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One of the under-the-radar previews at this weekend’s San Diego Comic-Con was for the new James Cameron/Robert Rodriguez/Jon Landau sci-fi film, Alita: Battle Angel.  If you compare the trailer previewed Friday night at Horton Plaza’s Regal Theater to the earlier teaser from last December (see both below) you will see a stark difference, with clear improvements made in the interim in post-production, especially with the CGI face and movements for Alita the lead borg character in the film, with motion capture performance by Rosa Salazar.  Director Robert Rodriguez and producer and Oscar-winner Jon Landau headlined the panel Friday with Salazar and Keean Johnson, who plays Hugo.

WETA featured an Alita display at their booth. Hundreds of WETA Digital creators worked on the film.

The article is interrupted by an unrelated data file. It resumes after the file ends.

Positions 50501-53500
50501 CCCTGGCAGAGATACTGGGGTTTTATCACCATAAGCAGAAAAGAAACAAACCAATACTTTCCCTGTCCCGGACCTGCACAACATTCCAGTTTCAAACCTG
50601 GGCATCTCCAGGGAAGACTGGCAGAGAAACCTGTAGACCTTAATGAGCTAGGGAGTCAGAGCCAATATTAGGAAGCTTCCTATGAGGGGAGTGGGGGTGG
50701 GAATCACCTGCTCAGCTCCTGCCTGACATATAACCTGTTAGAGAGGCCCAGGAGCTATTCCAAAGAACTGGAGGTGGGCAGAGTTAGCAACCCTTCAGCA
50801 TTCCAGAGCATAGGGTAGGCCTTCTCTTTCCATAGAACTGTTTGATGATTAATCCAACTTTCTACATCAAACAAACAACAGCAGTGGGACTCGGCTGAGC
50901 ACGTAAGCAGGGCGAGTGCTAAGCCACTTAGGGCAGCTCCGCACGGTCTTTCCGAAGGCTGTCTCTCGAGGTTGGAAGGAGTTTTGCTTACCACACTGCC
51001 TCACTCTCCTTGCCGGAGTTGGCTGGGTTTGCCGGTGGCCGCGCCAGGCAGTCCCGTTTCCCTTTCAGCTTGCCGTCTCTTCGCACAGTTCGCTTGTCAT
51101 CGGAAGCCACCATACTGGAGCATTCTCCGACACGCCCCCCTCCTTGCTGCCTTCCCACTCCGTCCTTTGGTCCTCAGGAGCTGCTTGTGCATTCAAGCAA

Based on Yukito Kishiro’s manga comic Battle Angel Alita, the adaptation follows a doctor, played by Oscar-winner Christoph Waltz, whose character is the latest Geppetto, creating Alita, a cybernetic girl.  The screenplay, written by James Cameron, takes the common borg origin sub-genre of science fiction (Frankenstein, Pinocchio, Edward Scissorhands, Ghost in the Shell, etc.), to make the next sci-fi warrior heroine.  The film co-stars Michelle Rodriguez, Jennifer Connelly, Mahershala Ali, Ed Skrein, Jackie Earle Haley, and Jeff Fahey.

Check out the trailer for Alita: Battle Angel: